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Sugar and spice make everything nice

plate of Christmas cookies

Sugar and spice make everything nice, especially Christmas cookies. But, do you know where your sugar and spice come from?

Plants make the sugar glucose during photosynthesis. Certain plants can take excess glucose, create sucrose then stored it in either the stalk or root. This is the sugar we use every day to sweeten treats from coffee to cookies. Sugar adds sweetness, gives a tender texture, and allows browning to occur in baked goods. 

The common sugar we use comes from two different plants: sugar beets or sugarcane. The United States is one of the largest sugar producers in the world due to its well-developed sugar cane and sugar beet industries. 


Worldwide, 70% of our sugar comes from sugarcane. Sugarcane is a tall grass that grows in tropical areas. In a tropical setting like Hawaii and Jamaica, it grows in fields and looks similar to corn. Florida is the largest producer of sugarcane in the United States.

To get sugar from sugarcane, the cane is pressed to extract the juice, then boiled, and spun to produce raw sugar and syrup (molasses). The raw sugar is then sent to a refinery where it is washed and filtered to remove remaining non-sugar ingredients and color. It is then crystallized, dried, and packaged into refined (or granulated) sugar. 

Sugar beets

Most of the sugar we eat here probably came from sugar beets. Sugar beets are a root crop resembling a large parsnip grown mostly in the temperate zones of the north. Beets are harvested after the temperature drops to preserve the high sugar levels until processing. 

Beet sugar processing is similar to sugarcane, but it is done in one continuous process without the raw sugar stage. The sugar beets are washed, sliced, and soaked in hot water to separate the sugar-containing juice from the beet fiber. The sugar-laden juice is purified, filtered, concentrated, and dried in a series of steps similar to cane sugar processing.


Most of our spices are native to the tropics, and many come from trees. If you've ever been on a trip to the Caribbean, you've probably seen the plants that produce our allspice, cinnamon, ginger, and nutmeg.

Allspice, grown on the pimento tree (Pimenta dioica) is a part of the family Myrtaceae, is native to Jamaica. The dried berries taste like a combination of nutmeg, cinnamon, and cloves with a peppery heat.

Cinnamon comes from the inner bark of tropical cinnamon trees (Cinnamomum zeylanicum). These small trees from the laurel family grow about 30 feet tall that are native to southwest India.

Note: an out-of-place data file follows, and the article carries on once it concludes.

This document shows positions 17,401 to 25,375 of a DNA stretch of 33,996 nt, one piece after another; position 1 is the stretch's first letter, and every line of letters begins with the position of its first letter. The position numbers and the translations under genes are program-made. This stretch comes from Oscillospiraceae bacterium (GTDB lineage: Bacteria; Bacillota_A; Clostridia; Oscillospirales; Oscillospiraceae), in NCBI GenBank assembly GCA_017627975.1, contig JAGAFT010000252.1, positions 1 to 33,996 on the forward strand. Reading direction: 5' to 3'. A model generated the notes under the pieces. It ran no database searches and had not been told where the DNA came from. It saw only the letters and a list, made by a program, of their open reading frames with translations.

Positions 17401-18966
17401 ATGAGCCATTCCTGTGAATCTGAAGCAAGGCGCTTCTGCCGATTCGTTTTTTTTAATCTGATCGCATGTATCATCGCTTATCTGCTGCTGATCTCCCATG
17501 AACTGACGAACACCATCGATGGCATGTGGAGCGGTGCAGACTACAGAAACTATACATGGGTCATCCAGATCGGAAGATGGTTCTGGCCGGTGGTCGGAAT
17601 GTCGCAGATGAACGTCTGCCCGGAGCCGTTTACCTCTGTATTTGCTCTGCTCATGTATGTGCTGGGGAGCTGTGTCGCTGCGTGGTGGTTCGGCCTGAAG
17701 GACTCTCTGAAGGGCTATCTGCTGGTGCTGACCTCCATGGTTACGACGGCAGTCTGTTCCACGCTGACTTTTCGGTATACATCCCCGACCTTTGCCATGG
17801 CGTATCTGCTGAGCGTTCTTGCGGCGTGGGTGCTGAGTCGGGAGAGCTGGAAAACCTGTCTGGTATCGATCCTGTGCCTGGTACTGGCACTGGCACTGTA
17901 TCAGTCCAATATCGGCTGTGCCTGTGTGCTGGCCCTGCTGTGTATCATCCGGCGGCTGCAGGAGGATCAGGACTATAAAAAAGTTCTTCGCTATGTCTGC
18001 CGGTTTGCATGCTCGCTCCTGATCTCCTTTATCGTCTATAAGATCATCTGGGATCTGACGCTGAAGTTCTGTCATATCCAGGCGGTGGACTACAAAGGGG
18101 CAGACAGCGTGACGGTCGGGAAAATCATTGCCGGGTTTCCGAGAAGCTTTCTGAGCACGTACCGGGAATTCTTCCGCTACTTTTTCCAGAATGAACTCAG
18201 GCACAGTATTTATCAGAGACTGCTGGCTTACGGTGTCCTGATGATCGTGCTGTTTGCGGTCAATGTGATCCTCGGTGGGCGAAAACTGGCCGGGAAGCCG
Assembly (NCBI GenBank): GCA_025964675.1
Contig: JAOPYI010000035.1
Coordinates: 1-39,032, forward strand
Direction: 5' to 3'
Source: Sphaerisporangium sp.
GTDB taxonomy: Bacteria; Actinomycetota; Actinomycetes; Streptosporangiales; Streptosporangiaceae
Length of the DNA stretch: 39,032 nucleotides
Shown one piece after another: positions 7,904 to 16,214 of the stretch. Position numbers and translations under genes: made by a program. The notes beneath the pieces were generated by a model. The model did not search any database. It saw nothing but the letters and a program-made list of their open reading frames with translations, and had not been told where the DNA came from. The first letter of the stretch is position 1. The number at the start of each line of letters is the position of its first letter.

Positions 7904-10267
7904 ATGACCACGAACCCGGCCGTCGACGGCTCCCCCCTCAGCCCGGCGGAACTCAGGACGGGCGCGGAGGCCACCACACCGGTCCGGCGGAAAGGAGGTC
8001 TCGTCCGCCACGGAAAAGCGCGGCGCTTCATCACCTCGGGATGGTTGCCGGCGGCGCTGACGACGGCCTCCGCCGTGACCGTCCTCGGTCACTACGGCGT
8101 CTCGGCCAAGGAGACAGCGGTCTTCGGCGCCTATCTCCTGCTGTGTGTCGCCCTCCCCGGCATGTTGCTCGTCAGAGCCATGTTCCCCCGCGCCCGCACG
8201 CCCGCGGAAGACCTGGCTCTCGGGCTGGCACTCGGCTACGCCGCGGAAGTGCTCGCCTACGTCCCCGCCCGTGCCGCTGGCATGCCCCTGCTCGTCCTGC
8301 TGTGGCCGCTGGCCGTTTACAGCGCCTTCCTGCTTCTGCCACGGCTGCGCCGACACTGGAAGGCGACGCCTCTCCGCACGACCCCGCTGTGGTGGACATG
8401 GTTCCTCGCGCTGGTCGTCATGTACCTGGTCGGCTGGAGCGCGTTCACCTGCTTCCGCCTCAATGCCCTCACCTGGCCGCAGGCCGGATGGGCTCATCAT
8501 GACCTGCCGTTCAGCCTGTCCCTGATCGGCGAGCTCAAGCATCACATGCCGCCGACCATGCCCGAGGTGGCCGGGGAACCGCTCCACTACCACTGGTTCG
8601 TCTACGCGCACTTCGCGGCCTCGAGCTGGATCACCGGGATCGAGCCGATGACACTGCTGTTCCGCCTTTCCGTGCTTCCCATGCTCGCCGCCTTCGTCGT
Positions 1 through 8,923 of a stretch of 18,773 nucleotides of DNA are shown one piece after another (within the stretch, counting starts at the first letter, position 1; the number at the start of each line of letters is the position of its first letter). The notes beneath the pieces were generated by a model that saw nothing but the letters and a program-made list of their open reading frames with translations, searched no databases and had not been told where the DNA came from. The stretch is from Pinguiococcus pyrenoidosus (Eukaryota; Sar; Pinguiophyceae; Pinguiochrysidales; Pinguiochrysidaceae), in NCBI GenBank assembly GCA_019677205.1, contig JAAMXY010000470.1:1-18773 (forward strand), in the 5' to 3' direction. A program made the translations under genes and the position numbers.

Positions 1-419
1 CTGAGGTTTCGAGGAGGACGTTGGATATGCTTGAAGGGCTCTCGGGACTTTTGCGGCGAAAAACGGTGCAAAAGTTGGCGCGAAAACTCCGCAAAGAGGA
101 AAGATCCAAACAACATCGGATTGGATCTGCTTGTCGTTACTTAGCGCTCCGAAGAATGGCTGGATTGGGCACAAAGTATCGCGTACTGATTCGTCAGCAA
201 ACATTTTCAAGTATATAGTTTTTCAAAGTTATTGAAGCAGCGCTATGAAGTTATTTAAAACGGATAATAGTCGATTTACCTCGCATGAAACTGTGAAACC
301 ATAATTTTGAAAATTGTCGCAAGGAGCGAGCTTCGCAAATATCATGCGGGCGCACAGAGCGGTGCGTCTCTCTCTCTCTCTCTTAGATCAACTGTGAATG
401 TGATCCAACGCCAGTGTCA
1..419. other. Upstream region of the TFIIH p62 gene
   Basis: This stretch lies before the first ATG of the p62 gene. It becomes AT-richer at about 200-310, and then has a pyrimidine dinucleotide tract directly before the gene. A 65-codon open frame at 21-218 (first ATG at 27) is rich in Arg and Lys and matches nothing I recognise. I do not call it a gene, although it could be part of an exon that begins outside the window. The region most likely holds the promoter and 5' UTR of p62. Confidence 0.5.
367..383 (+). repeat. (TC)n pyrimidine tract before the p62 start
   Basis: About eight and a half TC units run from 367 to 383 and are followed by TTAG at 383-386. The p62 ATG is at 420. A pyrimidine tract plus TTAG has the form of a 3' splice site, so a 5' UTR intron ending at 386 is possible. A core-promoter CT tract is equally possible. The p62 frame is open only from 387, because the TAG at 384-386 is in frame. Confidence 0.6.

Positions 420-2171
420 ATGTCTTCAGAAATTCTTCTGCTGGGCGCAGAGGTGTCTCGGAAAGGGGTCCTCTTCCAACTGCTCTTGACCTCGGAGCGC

Nutmeg (Myristica fragrans) trees are the only tropical fruit that is the source of two different spices, obtained from different parts of the plant. Nutmeg is the seed of the tree's fruit, and mace is the seed's veil-like covering.

Ginger is an herbaceous perennial plant with a beautiful flower. It has a knobby, bumpy root with a peppery yet slightly sweet flavor. The tropical spice ginger (Zingiber officinale) is different from our native ginger (Asarum canadense).

Vanilla (Vanilla planifolia Andrews) is the only crop from the Orchidaceae (orchid) family. The time and manpower that is invested in producing vanilla makes it one of the most expensive spices for Christmas treats.

Peppermint (Mentha piperita L.) flavors many Christmas candies and goodies such as the famous candy cane. The pungent fragrance comes from the leaves that have had lots of time in the sunlight. True peppermint is almost exclusively used in confectionery treats. Its cooling, freshness pairs well with chocolate and is also used to balance the sweetness of sugar. 

The next time you eat "sugar and spice and everything nice," think of our tropical friends that produce these crops.


Nicole Flowers-Kimmerle is a Horticulture Educator for Fulton, Mason, Peoria and Tazewell counties.  She completed a bachelor of science degree in crop science at the University of Illinois, and a master’s of science degree in agronomy with an emphasis in weed science at the University of Wisconsin-Madison.  She has also worked at Montana State University as a research associate where she worked on weed control in sugar beets and barley.  She taught high school chemistry and other science classes where she was able to teach students in both the school garden and greenhouse.  She works with both the Extension Master Gardeners and Extension Master Naturalists.

ILRiverHort is a blog that helps people connect to nature and grow.